in the market, it should not be washed because the DEC will be lost. They also spread the word that the salt should be used
just like normal salt, instructing people not to use higher quantities than normal.
Currently, Medical Missionaries acts as a middleman between Notre Dame’s Bon Sel Dayiti factory and the Baranque
Salt Committee. Our ultimate goal is to establish a self-sufficient program in Baranque that does not rely on our organization
to order and transport the co-fortified salt. Given the enthusiasm and efficiency of the Baranque Salt Committee, this may
well be a feasible goal.
What marked Sunday, September 13th as one of our most exciting
days in Haiti was not just the successful launch of the salt project, but the efficacy of the health committee model. As the
members of the Baranque Salt Committee proudly wore their nametags and organized the salt sales that morning, they were empowered
to improve the general health of their community. We hope to use this health committee model when implementing and expanding
our other community health projects, as well. This model allows for people to have a vested interest in health programming,
and to realize that they are uniquely situated to effect lasting positive change in their own communities.
School Lunch Program
5 oct 09 @ 11:32 pm
A few weeks ago,
the new FMSC shipment (40,655 lbs of food!) arrived in Banica. A sufficient portion of the food was delivered to the clinic,
and we’ll continue to receive truckloads from Banica throughout the year. We calculated the appropriate quantity of
food to distribute to each school every month, and met with the school directors to discuss the logistics of food delivery,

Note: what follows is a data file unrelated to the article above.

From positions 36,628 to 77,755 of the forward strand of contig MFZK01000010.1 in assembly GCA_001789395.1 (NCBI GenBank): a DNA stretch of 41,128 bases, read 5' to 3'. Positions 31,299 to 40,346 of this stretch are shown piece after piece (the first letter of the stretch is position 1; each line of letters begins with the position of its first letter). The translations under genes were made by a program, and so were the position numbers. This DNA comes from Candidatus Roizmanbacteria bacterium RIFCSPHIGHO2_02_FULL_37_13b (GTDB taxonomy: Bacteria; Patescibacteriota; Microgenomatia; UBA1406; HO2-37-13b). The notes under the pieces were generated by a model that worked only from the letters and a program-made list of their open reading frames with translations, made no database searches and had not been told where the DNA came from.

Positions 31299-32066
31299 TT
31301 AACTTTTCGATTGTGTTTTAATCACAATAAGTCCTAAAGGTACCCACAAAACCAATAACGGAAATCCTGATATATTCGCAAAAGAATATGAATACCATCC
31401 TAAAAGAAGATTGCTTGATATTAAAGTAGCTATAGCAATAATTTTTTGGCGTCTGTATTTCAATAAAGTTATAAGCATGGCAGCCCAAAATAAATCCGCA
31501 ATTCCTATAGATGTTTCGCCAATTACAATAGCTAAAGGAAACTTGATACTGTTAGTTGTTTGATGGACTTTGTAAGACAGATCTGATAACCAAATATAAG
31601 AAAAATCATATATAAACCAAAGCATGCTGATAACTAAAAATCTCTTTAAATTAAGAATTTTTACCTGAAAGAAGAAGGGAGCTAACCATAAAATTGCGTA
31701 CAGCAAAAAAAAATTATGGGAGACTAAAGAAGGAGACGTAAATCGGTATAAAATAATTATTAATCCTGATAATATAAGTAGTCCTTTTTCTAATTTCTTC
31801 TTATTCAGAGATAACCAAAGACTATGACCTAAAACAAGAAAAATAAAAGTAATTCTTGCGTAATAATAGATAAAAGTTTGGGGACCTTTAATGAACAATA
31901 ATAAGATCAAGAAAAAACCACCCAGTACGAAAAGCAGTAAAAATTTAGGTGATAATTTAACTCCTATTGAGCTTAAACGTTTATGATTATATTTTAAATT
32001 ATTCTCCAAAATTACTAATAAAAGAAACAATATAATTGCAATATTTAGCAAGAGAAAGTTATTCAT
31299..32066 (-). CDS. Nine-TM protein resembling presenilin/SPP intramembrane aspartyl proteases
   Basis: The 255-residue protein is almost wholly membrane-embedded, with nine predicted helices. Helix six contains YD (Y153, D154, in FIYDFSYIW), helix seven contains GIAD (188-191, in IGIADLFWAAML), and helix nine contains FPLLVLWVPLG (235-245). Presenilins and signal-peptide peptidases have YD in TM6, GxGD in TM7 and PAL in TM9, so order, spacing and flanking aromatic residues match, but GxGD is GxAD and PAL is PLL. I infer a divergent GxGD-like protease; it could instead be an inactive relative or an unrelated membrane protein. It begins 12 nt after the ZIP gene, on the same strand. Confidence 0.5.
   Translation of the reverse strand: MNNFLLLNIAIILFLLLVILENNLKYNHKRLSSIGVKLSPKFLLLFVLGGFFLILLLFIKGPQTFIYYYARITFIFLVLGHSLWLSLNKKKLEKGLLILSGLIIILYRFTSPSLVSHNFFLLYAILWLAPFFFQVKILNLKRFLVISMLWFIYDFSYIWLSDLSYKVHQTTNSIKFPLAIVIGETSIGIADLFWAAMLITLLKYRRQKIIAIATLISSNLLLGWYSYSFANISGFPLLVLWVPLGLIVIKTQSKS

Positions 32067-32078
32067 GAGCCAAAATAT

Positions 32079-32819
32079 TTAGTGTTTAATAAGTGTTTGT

storage, and preparation. The directors expressed a great level of enthusiasm and gratitude for the School Lunch Program. One night during our first few weeks in Thomassique, two young
brothers named Bensi and Benson came to the clinic staff house in tears. The usually upbeat, energetic boys looked weak and
somber. They explained to us that they had not eaten for two days. Their family of fourteen could not sleep because they were
so hungry. Could we help them?
Surely we had enough extra food in the
staff house to feed Bensi and Benson that night. But what about their parents and ten siblings? What about the many more hungry
nights that inevitably lay in their future? And what about the thousands of other hungry children in Thomassique? We were
overwhelmed by the gravity of the situation at hand.
That night, we made sandwiches for Bensi
and Benson. We explained that this was a one-time occurrence – we are a clinic and not a food program; we simply to
do not have the capacity to feed children every day. It was a Band-Aid solution – immediate but unsustainable –